WHAT’S BEING CLAIMED:
- Four-year-old Ollie died in December due to leukodystrophy — a rare genetic disorder that affects the brain and spinal cord.
- His dad, Lloyd Jones, was referred to Disney when he reportedly requested the local council for permission to decorate Ollie’s gravestone with an image of Spider-Man, the boy’s favorite superhero.
- Walt Disney Company denied the request to “disassociate their characters with death.”
Disney reportedly denied a grieving father in England to decorate an etching of Spider-Man on the grave of his 4-year-old son. The company said it wants to preserve the “innocence” and “magic” of all Disney characters.
Ollie Jones passed away in December due to a rare genetic disease. The boy was given a Spider-Man theme sendoff featuring a horse-drawn carriage decorated with red and blue balloons, according to British media outlet Metro.
Ollie’s last trip with his family had been to Disneyland so he could see his favorite superhero.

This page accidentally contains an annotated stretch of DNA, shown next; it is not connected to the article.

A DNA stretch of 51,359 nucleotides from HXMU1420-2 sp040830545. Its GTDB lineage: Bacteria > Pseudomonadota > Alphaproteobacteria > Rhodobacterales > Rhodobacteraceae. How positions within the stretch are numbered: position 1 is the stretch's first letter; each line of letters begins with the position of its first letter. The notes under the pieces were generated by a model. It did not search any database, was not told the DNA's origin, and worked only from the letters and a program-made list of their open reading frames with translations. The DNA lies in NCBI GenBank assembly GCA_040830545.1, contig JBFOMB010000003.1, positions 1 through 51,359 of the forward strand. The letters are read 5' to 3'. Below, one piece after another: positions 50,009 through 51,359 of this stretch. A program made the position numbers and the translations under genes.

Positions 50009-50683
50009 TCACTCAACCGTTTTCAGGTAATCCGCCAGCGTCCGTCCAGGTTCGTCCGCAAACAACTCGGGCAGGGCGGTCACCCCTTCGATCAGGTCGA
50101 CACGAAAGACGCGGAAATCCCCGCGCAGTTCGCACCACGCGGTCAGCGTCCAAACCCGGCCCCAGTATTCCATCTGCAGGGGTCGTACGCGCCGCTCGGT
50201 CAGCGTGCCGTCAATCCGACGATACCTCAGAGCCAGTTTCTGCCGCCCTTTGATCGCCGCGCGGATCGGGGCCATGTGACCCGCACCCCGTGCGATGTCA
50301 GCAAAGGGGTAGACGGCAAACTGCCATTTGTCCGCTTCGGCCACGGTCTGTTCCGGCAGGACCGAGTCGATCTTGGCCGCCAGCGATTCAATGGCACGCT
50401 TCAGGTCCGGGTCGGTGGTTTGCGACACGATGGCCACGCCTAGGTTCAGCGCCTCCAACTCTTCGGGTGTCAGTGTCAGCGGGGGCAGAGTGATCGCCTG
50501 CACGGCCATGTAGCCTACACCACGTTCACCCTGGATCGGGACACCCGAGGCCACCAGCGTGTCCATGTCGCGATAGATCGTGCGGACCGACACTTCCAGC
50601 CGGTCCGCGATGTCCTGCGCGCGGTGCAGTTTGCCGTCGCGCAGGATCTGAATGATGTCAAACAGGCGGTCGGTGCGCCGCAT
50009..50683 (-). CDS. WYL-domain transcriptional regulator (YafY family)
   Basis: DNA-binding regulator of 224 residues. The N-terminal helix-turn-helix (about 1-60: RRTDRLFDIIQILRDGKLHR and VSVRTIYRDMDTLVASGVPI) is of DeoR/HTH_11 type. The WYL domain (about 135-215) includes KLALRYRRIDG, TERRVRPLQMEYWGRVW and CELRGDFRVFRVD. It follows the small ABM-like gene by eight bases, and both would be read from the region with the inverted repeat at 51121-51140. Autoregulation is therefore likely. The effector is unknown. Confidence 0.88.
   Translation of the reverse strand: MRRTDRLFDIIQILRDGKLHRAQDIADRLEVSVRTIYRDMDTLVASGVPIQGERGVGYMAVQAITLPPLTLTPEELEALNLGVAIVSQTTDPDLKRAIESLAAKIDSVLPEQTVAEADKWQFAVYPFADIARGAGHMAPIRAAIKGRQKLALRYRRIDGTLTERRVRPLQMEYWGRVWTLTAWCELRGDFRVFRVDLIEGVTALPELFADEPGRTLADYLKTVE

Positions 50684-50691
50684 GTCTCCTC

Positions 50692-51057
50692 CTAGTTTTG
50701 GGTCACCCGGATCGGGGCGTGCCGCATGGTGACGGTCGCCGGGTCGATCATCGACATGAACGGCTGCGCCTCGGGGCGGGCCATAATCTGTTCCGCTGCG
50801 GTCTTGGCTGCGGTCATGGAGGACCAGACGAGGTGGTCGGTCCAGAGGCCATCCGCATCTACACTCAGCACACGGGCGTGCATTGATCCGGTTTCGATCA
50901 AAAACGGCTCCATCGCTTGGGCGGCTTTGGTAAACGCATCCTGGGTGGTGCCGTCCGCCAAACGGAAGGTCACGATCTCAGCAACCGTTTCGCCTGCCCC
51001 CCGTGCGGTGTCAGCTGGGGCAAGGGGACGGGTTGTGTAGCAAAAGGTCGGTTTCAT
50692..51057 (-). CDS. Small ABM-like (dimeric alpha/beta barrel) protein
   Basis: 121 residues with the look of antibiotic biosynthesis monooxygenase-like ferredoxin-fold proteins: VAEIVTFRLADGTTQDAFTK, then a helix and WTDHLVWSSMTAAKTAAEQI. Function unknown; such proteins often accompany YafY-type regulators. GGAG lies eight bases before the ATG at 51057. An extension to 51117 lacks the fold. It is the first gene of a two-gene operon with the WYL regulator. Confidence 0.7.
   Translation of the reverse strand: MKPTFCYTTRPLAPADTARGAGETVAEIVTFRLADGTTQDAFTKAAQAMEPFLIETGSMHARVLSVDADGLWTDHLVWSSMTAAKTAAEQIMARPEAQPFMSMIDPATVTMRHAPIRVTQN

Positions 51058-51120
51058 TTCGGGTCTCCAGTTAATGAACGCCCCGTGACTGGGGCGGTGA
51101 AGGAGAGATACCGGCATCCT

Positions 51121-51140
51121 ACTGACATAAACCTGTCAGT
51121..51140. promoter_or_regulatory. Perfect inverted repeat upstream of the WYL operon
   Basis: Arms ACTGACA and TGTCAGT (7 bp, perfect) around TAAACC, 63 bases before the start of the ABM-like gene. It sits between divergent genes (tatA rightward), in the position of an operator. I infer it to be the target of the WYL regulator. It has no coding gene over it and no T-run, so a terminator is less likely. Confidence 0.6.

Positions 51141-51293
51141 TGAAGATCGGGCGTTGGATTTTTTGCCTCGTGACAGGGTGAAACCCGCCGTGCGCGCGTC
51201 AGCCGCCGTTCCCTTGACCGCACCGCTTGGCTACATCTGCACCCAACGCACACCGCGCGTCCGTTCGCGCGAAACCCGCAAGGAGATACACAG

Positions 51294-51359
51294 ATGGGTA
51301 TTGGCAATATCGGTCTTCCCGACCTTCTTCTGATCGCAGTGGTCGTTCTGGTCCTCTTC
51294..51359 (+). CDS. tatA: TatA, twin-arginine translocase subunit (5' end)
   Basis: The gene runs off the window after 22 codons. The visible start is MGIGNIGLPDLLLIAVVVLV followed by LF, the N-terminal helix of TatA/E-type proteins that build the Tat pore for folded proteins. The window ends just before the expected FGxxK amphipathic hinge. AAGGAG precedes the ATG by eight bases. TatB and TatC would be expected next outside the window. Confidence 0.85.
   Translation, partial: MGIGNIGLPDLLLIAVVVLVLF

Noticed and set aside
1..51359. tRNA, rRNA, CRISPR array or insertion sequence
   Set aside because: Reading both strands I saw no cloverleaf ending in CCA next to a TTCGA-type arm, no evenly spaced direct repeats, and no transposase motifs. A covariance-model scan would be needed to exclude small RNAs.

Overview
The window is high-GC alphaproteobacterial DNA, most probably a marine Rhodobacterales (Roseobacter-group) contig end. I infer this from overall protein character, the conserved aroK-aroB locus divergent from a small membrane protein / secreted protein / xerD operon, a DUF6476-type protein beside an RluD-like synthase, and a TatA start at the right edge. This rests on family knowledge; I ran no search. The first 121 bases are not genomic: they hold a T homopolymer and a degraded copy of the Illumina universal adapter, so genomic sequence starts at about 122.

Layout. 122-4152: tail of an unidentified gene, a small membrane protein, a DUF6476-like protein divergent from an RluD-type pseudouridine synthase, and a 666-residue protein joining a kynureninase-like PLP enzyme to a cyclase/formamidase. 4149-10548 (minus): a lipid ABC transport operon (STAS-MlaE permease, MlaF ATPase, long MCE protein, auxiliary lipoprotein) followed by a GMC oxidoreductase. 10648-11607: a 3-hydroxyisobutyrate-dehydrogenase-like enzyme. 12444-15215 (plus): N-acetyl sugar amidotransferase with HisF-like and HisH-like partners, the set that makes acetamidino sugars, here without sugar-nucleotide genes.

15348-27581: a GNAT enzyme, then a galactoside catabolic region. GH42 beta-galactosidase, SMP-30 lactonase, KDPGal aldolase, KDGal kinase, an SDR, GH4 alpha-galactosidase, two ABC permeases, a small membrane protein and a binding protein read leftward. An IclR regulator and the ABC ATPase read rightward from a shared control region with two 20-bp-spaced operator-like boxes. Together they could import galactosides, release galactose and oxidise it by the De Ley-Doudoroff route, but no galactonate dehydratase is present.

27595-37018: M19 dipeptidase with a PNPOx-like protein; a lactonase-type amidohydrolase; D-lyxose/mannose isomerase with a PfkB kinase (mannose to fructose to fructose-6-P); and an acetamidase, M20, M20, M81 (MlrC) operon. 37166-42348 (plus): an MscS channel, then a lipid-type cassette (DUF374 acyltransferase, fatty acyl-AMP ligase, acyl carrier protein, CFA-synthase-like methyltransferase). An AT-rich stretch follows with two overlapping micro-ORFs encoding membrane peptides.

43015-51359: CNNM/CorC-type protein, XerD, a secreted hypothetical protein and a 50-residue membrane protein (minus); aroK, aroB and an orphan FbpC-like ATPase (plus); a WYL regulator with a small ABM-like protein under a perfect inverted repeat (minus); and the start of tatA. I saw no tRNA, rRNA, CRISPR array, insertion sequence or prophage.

His dad, Lloyd Jones, reportedly requested permission from the local council to decorate Ollie’s gravestone with an etching of Spider-Man. Jones was referred to copyright owner Disney, which denied the request.
“I felt sure they would allow it,” Lloyd told Metro.
Lloyd said Disney is trying to “disassociate their characters with death” and thought the decision was “about money.”
“That makes no sense to me — characters die in their films all the time. I think this is all about money,” the grieving dad told the media outlet.
Lloyd’s brother, Jason, contacted the Walt Disney Company for permission, but they said no.
A company rep wrote: “We follow a policy that began with Walt Disney himself that does not permit the use of characters on headstones, cemetery or other memorial markers or funeral urns.
“Although we cannot grant the family’s request, we would be pleased to commemorate your nephew with a hand-inked, hand-painted, personalized [action frame from the movie] that recognizes his love for Spider-Man, which will read: ‘For your — (nephew’s name).
“Thank you for letting us share in the magic of your life. Your friends at the Walt Disney Company.”
Ollie’s six-year-old sister, Laillah, was also diagnosed with leukodystrophy, the disease that killed the boy. The genetic disorder damages the brain, spinal cord and often peripheral nerves.
Source: New York Post